Denise Gibbons, Managing Director
I learnt fairly on when I became a principal of an accounting firm that I needed to discuss pricing for work that I was going to be doing for a client upfront. When I didn’t do this with new clients or even current clients for additional work, I would have great difficulty having the discussion at the end once the work in progress report was printed. Invariably it would end with resentment either on the client’s part at the price or on my part because I believed I had undersold my services. I am sure that I lost clients because of the process.
I would say to myself that I needed to have these discussions but because of my indoctrination in big and medium accounting firms my mindset was still focused on the timesheet and billing method after the job was complete.
It wasn’t until I met Ron Baker at a conference that I knew I had to find another way.
When I looked at how I was using timesheet in my firm, I realised that I was really only using it as a guide anyway. I never really used them to monitor team members or the performance of the firm. I had budgets set on overall income and expenses and I had client analysis that showed me that I could meet the income targets so long as I maintained and grew my client base during the year.
I also knew that I spent many hours agonising over the billing sheets to invoice my clients and invariably I would come up with a figure that I thought was reasonable and fair anyway. In some cases, I would make myself quite ill because I knew with the price sensitive clients that I was going to have to have a discussion on the fee that I was going to charge anyway.
The worse aspect of the timesheet model was that I felt guilty at the start of the relationship with a new client because, in my head, I would be thinking about how I was going to bill for this and really cutting short the “getting to know you” phase of the relationship because I couldn’t really charge for it. Now without timesheet I don’t worry about the time and I focus on what the client needs and in my head I am already pricing the work to be done. I don’t disclose this to the client until I have discussed it with our value council but I advise the client the process of engagement agreements and that I will contact them to discuss the price.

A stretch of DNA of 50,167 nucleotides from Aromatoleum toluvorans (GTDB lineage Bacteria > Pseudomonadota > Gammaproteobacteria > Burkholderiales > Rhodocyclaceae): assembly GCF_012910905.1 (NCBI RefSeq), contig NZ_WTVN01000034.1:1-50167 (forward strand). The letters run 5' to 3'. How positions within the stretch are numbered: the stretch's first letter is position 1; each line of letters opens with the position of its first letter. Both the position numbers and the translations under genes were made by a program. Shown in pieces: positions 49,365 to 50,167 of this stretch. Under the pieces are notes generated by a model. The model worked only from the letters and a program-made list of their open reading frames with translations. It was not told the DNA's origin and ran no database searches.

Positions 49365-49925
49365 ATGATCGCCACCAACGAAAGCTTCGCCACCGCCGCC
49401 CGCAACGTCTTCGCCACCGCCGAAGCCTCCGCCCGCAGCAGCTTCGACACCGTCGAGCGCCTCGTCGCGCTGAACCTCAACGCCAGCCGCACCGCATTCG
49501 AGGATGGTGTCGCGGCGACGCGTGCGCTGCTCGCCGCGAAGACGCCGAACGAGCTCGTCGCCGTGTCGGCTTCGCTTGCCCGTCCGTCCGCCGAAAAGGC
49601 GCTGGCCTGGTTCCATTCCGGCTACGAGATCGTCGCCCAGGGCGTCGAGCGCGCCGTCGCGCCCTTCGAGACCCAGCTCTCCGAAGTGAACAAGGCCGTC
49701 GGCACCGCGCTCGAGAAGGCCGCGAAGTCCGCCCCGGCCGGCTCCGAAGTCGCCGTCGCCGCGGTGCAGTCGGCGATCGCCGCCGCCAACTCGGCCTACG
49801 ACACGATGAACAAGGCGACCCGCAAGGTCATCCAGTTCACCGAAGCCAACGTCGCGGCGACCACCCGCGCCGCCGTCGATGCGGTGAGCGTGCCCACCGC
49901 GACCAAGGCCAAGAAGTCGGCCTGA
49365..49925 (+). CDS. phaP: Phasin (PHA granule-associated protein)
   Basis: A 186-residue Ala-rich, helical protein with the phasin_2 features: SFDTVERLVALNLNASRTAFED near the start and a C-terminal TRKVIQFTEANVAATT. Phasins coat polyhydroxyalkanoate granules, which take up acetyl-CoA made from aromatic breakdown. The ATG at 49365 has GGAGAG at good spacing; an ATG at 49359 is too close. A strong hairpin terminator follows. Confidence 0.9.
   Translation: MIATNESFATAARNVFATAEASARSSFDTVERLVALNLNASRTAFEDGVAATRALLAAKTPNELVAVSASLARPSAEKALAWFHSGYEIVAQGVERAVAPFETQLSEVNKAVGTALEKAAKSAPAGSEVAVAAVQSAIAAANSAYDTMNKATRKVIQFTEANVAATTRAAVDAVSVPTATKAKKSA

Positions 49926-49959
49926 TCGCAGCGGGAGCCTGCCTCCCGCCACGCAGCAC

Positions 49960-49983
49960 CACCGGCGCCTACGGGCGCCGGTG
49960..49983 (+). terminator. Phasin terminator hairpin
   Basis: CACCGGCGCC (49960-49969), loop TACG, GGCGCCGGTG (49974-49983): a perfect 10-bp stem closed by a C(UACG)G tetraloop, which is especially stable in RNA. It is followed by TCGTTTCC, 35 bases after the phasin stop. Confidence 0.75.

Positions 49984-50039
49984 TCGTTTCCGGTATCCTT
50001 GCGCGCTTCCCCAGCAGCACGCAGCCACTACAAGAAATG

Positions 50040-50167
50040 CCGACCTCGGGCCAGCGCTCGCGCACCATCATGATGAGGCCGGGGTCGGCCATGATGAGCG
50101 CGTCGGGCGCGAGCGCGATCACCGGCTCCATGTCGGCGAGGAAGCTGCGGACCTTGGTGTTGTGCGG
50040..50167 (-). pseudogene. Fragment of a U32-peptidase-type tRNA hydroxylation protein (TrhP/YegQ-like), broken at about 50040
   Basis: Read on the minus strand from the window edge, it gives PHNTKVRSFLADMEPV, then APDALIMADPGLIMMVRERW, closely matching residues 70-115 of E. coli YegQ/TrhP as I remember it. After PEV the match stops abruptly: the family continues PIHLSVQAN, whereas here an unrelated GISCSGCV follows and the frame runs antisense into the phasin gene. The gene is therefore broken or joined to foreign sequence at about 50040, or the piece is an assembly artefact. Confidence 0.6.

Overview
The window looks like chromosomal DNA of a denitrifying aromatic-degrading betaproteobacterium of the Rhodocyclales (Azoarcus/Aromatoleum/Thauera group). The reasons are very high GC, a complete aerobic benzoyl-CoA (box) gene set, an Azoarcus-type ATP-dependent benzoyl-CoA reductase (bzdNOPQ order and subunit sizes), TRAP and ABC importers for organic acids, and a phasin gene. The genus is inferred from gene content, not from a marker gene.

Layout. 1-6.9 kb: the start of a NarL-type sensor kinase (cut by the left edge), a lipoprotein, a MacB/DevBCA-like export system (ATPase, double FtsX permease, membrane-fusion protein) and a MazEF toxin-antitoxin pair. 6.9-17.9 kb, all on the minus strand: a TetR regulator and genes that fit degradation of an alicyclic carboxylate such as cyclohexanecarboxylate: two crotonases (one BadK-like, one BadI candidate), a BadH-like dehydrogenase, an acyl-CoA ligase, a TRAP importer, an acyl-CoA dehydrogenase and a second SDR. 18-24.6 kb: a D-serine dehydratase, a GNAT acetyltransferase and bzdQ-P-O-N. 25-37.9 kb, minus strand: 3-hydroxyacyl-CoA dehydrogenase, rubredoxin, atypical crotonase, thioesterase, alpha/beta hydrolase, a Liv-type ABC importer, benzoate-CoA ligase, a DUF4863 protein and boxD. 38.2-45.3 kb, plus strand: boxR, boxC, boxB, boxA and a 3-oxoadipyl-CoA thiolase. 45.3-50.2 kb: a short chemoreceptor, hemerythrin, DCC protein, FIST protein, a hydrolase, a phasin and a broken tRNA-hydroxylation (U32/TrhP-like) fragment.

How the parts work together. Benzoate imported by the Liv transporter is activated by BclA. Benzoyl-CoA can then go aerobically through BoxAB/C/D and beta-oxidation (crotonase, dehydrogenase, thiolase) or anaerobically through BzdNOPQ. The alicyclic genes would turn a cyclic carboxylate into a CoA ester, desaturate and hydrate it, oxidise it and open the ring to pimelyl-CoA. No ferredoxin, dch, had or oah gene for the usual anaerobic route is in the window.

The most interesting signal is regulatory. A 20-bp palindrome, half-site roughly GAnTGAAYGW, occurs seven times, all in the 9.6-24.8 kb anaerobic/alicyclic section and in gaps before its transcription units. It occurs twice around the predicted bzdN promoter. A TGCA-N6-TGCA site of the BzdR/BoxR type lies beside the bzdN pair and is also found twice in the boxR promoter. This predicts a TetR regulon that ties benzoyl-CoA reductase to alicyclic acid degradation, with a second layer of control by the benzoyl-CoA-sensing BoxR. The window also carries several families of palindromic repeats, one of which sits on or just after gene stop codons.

It may be that we have to have further discussions about the price, but I know the figure that I am prepared to do the work for and if this does not suit the client they can seek assistance elsewhere.
So the best outcome of doing away with timesheet has been that I have much more time available to spend with my existing clients or new clients to discuss the work they require and when they require it by. I am also spending more quality time focused on the delivery of service and keeping the clients happy to remain clients or our firm. This is because I am not spending hours every week recording my time, reviewing work in progress reports, discussing performance on jobs with team members, agonising over invoices and having awkward conversations with clients.
I am sure that all of this applies to the team members as well.
The difficulties of not having time sheets are identifying things that timesheet otherwise made obvious—training needs, current work in progress, scope creep and indicating where there might be inefficiencies.
Which is why we advocate excellent project management skills, After (and Before) Action Reviews, and Key Predictive Indicators.
In any event, Integrity has made fantastic progress. It’s obvious to us that environments without timesheet are far more effective at servicing customers. It also makes for happier team members, and what’s wrong with that?
After I posted this, Michael sent me another email with another critically important point regarding Value Pricing: Its effect on customers:
Ron, a couple of points I meant to add and if you can add to the article if you’d like:
- Since quoting prices upfront, we have not had one complaint about prices. Not one, in 18 months. Previously probably at least one per month.
- On the occassions we have written to clients regarding scope creep, on every occassion they have written back with acceptance, no objections.
Ron, thank you for listening to us and for your help. I hope our contributions continue to spread the message—the profession, and more imprtantly their clients, need this change.
Thank you Michael; looks like happier team members and customers!